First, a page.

Bloomberg Anywhere Login


Connecting decision makers to a dynamic network of information, people and ideas, Bloomberg quickly and accurately delivers business and financial information, news and insight around the world.


Financial Products

Enterprise Products


Customer Support

  • Americas

    +1 212 318 2000

  • Europe, Middle East, & Africa

    +44 20 7330 7500

  • Asia Pacific

    +65 6212 1000


Industry Products

Media Services

Follow Us

U.S. Housing Vacancies Fall and Ownership Flat as Rentals Rise

Oct. 30 (Bloomberg) -- U.S. residential vacancy rates fell in the third quarter as the growth in households outpaced construction, the Census Bureau reported.

The rate for rented homes declined to 8.6 percent from 9.8 percent a year earlier while vacancies for owner-occupied houses dropped to 1.9 percent from 2.4 percent a year earlier. Homeownership was 65.5 percent, down from 66.3 percent a year earlier and unchanged from the previous quarter.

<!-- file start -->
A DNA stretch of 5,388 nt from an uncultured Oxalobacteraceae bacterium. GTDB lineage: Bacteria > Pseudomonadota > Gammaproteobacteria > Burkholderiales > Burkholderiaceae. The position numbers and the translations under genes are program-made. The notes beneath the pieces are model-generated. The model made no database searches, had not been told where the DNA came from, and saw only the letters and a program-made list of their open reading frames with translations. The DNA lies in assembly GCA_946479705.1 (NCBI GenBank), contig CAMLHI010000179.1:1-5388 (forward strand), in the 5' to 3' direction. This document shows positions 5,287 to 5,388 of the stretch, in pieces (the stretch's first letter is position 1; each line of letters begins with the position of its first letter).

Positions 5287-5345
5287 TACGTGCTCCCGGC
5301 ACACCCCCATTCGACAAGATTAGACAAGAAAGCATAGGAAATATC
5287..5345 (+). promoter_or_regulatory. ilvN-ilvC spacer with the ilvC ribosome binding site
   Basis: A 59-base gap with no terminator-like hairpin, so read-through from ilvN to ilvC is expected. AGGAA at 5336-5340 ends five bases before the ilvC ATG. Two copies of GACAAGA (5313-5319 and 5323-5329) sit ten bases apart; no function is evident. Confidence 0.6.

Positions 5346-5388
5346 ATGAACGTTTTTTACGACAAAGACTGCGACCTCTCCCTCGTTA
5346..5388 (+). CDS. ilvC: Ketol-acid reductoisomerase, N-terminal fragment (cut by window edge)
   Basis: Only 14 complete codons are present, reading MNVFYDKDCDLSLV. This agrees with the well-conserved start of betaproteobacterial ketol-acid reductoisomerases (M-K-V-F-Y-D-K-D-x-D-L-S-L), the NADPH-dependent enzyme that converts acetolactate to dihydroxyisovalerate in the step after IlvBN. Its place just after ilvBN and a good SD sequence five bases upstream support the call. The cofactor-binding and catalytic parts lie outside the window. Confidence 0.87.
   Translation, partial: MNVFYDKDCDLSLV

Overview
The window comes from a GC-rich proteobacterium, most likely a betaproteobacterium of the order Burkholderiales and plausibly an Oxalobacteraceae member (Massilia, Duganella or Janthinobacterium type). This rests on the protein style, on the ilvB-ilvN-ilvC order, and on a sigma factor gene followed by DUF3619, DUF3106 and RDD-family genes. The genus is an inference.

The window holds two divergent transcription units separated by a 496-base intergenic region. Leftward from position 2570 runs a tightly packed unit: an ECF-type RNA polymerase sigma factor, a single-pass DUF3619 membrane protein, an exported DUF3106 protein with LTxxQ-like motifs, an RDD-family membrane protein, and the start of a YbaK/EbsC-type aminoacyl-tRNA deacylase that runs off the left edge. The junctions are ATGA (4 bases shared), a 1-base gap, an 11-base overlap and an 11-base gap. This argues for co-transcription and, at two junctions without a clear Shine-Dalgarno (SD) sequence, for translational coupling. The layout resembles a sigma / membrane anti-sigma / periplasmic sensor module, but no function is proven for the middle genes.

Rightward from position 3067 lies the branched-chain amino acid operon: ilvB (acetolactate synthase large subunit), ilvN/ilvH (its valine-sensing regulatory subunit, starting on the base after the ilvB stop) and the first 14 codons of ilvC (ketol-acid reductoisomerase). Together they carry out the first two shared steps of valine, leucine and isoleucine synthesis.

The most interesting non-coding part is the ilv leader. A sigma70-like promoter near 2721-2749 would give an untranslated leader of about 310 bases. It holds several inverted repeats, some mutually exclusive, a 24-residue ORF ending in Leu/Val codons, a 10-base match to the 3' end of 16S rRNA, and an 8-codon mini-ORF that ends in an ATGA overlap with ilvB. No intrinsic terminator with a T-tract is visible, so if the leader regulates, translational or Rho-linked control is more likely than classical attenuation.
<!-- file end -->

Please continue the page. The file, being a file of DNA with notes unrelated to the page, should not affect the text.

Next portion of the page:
Home starts jumped to an annual pace of 872,000 in September as demand resurfaced following the worst housing market crash since the 1930s, Commerce Department figures showed on Oct. 17. The level was a four-year high. Residential prices climbed in August by the most in two years as low interest rates, a diminishing supply of discounted foreclosed properties and a growing economy spurred demand.

The S&P/Case-Shiller index of property values in 20 cities rose 2 percent in August from a year earlier, the biggest annual gain since July 2010, the group said today in New York. The median forecast of 25 economists in a Bloomberg survey projected a 1.9 percent gain.

The total number of households increased by 1.15 million over the past year to 114.7 million, according to the Census.

The U.S. homeownership rate peaked at 69.2 percent in July 2004, spurred by easy credit. It dipped to 65.4 percent in the first quarter of 2012, the lowest since 1997.

To contact the reporter on this story: John Gittelsohn in Los Angeles at

To contact the editor responsible for this story: Kara Wetzel at

Please upgrade your Browser

Your browser is out-of-date. Please download one of these excellent browsers:

Chrome, Firefox, Safari, Opera or Internet Explorer.